Procurement sometimes gets political. In the first of a two-part series, BusinessDesk has the inside story of how Gumboot Friday got public money despite its services not meeting the Ministry of Health's clinical requirements. 

For months, Mike King, the former comedian turned mental health campaigner, had been in the media castigating the government and the Ministry of Health. There was a growing perception that, despite record investment, the government was failing to deliver enough mental health support. 

King was a leading critic. In 2019, the same year King was named New Zealander of the Year, his Key to Life Trust charity launched Gumboot Friday: a platform linking young people with free counselling funded by donations.  

Throughout the first half of 2021, King repeatedly attacked the ministry and the government for not funding Gumboot Friday. In the background, his associates were lobbying the ministry and the minister for money. But the ministry wasn’t playing ball.  

On June 30, a high-ranking health ministry manager, Jo Chiplin, sent an email to a Gumboot Friday associate reiterating her comments from an earlier meeting: the ministry wasn’t in a position to fund the service or any other charity outside its planned funding rounds, she said. 

“This is to ensure a transparent, fair and equitable process and to ensure robust evaluation processes so that we can be confident we are funding clinically safe and effective services that meet the needs of the population they are serving.”

In July, Prime Minister Jacinda Ardern was grilled by the AM Show's then-host Duncan Garner about why her government hadn’t funded the service.  

“To be fair to everyone else who’s working in the mental health space, they don’t get to come on here and litigate their contracts and their funding in this way,” Ardern said.

Changed tack

But on Aug 9, Ardern told Garner that a new $1.2 million fund would be “targeting” Gumboot Friday and one other organisation, meaning – if it was split down the middle – each service would get $600,000. A day later, King was publicly thanking the prime minister on social media. 

Why the sudden change? 

Emails and ministerial briefings released under the Official Information Act (OIA) reveal a stark divide between Gumboot Friday representatives, who saw an urgent need to fund teenagers' easy access to counselling, and ministry officials, who wanted Key to Life to go through planned procurement rounds. 

The ministry has eligibility criteria for workers delivering funded mental health services. Notably, this excludes unregulated counsellors, who deliver the bulk of services through Gumboot Friday. For its part, Gumboot Friday wanted to innovate beyond what it saw as the government's "bricks and mortar approach".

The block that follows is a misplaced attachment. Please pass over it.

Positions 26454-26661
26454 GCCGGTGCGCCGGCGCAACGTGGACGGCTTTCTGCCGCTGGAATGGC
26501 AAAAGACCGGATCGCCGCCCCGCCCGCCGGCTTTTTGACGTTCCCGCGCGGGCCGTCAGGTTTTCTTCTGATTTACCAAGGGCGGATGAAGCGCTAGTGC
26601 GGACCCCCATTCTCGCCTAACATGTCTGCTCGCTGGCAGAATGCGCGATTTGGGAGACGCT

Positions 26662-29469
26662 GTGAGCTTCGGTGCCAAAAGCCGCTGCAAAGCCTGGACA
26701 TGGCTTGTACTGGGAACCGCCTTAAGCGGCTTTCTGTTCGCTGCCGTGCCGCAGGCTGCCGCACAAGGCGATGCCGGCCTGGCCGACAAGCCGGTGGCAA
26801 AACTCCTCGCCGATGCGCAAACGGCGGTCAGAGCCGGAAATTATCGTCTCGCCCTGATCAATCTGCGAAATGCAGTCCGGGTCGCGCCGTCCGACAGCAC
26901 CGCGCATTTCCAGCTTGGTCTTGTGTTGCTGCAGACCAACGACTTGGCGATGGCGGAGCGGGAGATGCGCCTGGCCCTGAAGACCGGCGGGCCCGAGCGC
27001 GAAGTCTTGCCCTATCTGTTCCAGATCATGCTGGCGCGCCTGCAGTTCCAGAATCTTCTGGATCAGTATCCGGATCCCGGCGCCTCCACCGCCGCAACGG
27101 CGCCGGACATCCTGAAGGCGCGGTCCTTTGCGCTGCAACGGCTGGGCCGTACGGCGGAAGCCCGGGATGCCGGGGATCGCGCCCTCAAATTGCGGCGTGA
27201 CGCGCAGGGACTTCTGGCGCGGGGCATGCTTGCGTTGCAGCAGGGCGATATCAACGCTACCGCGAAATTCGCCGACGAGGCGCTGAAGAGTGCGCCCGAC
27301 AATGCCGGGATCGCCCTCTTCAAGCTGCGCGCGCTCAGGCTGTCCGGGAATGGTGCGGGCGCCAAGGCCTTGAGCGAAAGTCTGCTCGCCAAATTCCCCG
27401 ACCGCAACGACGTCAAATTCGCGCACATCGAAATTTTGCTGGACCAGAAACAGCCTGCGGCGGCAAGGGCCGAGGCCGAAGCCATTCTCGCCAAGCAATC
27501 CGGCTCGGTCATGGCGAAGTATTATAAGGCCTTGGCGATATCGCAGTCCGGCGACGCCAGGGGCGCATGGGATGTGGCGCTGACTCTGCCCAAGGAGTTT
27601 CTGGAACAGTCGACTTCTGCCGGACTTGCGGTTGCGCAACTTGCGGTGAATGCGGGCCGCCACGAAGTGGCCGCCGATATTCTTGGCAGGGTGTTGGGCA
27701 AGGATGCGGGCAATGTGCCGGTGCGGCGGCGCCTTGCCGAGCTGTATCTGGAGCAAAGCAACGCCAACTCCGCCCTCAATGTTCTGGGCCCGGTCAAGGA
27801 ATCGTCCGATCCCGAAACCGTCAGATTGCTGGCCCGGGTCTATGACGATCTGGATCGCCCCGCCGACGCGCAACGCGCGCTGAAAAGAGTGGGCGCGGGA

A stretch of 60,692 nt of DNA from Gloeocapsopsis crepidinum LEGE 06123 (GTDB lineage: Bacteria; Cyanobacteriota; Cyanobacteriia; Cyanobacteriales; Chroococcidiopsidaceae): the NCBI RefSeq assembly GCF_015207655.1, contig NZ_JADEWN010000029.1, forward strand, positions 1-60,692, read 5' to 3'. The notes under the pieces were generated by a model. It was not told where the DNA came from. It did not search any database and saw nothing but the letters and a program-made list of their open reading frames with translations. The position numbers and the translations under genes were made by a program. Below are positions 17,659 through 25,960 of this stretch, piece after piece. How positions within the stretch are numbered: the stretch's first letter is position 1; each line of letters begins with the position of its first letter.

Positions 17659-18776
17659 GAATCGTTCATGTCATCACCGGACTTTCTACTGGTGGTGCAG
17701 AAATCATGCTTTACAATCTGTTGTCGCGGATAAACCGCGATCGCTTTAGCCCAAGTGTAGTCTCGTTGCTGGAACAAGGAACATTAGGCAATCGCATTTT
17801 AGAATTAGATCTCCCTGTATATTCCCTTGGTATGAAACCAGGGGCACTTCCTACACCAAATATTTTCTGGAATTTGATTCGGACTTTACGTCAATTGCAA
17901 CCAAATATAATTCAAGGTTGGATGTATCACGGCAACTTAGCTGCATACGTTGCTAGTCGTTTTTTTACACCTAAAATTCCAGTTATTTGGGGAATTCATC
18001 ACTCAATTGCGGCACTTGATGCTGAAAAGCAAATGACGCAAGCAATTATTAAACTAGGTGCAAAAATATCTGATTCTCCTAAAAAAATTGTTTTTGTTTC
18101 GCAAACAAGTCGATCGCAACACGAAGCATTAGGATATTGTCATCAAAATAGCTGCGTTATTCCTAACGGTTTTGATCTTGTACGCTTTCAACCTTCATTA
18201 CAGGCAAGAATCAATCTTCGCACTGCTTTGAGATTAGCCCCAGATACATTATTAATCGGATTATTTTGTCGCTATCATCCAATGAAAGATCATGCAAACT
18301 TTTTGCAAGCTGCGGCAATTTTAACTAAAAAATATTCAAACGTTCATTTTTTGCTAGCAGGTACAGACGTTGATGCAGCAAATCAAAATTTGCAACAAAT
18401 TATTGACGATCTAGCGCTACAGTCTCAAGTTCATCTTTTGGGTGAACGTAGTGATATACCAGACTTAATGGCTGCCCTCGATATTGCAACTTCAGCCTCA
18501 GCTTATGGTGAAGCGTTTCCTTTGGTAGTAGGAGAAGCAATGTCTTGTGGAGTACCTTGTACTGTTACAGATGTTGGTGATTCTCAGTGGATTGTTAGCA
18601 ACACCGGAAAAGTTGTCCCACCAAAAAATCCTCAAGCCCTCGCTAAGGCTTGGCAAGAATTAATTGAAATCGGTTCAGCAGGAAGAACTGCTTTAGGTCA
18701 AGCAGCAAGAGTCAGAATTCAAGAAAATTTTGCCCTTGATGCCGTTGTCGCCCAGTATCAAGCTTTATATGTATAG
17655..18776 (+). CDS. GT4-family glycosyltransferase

Senior managers in the ministry had also flagged concerns about the service to Health Minister Andrew Little, noting that in 2019 Gumboot Friday had run out of funds and young people may have been put “at risk following the abrupt stopping of support”. King rejects this.

Some ministry staff were “uncomfortable” with Gumboot Friday getting money from the new fund, according to background interviews with insiders, who suggested some of its success was due to political and media pressure.

BusinessDesk asked Little if he had directed officials to find a way to fund Gumboot Friday. “No,” he said. 

Procurement rules

Government agencies are required to follow strict procurement rules and processes to ensure public money gets spent fairly and effectively. Contracts over $100,000 need to go through an open and competitive tender process. The procurement rules allow for exemptions, including for emergencies, but any exemption needs to be justified and signed off by a senior official. 

According to emails from Chiplin and others, the ministry had a planned procurement programme and funding criteria for the $455m allocated in Budget 2019 for new primary mental health services, an initiative dubbed “expanding access and choice”. 

In a September letter to BusinessDesk, the ministry noted there had been 10 planned funding rounds since 2019, including a youth-specific one. Gumboot Friday hadn’t applied for any of them, the ministry said. 

Instead, Gumboot representatives tried going straight to the Beehive.